XGBoost do not allow for start (i.e. delayed entry). If it makes sense for the application, you can always change the underlying time scale so all subjects start at *time=0*. However, XGBoost does allow for right censored data. It seems impossible to find any documentation/example for how to implement a Cox model, but from the source code you can read "Cox regression for censored survival data (negative labels are considered censored)."

Here is a short example for anyone who want to try XGBoost with **obj="survival:cox"**. We can compare the results to to the scikit-learn survival package **sksurv**. To make XGBoost more similar to that framework we use a linear booster instead of a tree booster.

```
import pandas as pd
import xgboost as xgb
from sksurv.datasets import load_aids
from sksurv.linear_model import CoxPHSurvivalAnalysis
# load and inspect the data
data_x, data_y = load_aids()
data_y[10:15]
Out[586]:
array([(False, 334.), (False, 285.), (False, 265.), ( True, 206.),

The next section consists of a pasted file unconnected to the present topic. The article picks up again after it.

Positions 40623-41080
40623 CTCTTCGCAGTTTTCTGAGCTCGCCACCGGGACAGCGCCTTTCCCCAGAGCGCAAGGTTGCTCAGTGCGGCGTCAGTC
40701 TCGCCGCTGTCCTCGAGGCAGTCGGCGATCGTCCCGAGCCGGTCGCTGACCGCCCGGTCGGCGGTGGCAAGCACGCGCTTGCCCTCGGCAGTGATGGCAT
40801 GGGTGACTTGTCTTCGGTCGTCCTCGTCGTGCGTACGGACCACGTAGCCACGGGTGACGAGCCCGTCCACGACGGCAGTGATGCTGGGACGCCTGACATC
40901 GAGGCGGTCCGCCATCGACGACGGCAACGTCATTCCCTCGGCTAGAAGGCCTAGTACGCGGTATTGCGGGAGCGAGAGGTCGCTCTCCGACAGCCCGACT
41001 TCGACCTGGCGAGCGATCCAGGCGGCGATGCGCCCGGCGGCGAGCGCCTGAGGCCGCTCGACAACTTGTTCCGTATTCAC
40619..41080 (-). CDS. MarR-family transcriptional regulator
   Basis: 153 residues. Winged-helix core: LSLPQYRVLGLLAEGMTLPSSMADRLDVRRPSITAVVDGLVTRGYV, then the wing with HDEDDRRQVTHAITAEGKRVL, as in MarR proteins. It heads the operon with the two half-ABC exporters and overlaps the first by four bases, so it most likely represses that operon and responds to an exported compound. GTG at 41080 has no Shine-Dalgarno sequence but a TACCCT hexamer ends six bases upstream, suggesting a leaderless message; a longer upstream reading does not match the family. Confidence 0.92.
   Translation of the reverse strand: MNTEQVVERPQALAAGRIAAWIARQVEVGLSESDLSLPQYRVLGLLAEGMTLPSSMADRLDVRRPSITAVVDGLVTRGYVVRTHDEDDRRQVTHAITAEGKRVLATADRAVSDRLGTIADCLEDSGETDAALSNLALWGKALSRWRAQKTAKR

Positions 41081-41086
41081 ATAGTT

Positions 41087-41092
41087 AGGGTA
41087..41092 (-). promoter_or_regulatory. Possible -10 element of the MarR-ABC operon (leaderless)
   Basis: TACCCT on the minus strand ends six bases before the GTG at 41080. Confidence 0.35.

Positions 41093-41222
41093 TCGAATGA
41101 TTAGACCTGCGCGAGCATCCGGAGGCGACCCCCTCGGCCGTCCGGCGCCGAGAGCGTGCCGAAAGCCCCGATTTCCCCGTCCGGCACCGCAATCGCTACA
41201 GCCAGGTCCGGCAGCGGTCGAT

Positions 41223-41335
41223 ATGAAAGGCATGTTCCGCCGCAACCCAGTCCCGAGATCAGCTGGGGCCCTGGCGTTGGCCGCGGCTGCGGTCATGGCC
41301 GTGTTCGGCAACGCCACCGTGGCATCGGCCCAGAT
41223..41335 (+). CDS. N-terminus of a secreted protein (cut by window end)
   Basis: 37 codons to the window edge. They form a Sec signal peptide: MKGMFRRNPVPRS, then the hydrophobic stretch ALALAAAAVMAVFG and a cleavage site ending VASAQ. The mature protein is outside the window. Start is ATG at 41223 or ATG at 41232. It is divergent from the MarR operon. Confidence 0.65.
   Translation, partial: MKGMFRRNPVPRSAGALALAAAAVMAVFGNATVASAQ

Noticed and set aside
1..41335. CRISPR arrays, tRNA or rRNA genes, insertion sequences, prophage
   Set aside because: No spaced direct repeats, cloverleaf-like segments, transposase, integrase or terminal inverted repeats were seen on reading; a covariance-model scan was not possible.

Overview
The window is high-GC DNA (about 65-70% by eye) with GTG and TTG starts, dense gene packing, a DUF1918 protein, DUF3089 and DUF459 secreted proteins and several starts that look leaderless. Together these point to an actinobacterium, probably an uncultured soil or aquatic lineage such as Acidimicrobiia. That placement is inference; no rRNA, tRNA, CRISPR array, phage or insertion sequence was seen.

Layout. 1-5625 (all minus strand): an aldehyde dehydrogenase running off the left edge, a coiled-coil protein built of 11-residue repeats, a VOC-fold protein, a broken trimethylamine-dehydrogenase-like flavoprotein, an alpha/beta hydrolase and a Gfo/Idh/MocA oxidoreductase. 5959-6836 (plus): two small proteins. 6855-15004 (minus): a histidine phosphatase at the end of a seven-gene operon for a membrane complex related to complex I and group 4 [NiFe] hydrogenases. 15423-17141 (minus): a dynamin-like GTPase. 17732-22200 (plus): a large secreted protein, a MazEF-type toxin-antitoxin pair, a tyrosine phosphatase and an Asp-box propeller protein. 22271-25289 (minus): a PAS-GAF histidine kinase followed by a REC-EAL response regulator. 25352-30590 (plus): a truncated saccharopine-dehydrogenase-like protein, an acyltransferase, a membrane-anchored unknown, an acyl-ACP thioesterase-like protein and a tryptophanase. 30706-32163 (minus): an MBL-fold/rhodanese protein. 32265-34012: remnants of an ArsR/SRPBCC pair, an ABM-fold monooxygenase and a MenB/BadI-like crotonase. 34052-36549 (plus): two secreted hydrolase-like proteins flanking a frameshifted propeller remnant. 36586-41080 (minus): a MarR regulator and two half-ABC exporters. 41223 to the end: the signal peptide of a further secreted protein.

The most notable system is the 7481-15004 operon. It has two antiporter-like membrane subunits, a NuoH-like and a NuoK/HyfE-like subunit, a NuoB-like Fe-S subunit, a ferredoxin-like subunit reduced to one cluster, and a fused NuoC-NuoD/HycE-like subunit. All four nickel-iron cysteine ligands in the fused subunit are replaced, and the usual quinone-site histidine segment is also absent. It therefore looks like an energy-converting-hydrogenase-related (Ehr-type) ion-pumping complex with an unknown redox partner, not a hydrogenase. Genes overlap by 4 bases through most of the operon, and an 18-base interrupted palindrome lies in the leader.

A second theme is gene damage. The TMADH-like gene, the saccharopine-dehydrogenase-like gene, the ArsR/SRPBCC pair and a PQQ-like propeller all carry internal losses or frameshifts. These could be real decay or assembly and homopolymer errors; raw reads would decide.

(False, 305.)], dtype=[('censor', '?'), ('time', '<f8')])
# Since XGBoost only allow one column for y, the censoring information
# is coded as negative values:
data_y_xgb = [x[1] if x[0] else -x[1] for x in data_y]
data_y_xgb[10:15]
Out[3]: [-334.0, -285.0, -265.0, 206.0, -305.0]
data_x = data_x[['age', 'cd4']]
data_x.head()
Out[4]:
age cd4
0 34.0 169.0
1 34.0 149.5
2 20.0 23.5
3 48.0 46.0
4 46.0 10.0
# Since sksurv output log hazard ratios (here relative to 0 on predictors)
# we must use 'output_margin=True' for comparability.
estimator = CoxPHSurvivalAnalysis().fit(data_x, data_y)
gbm = xgb.XGBRegressor(objective='survival:cox',
booster='gblinear',
base_score=1,
n_estimators=1000).fit(data_x, data_y_xgb)
prediction_sksurv = estimator.predict(data_x)
predictions_xgb = gbm.predict(data_x, output_margin=True)
d = pd.DataFrame({'xgb': predictions_xgb,
'sksurv': prediction_sksurv})
d.head()
Out[13]:
sksurv xgb
0 -1.892490 -1.843828
1 -1.569389 -1.524385
2 0.144572 0.207866
3 0.519293 0.502953
4 1.062392 1.045287
d.plot.scatter('xgb', 'sksurv')
```

Note that these are predictions on the same data that was use to fit the model. It seems that XGBoost get the values right but sometimes with a linear transformation. I do not know why. Play around with *base_score* and *n_estimators*. Perhaps someone can add to this answer.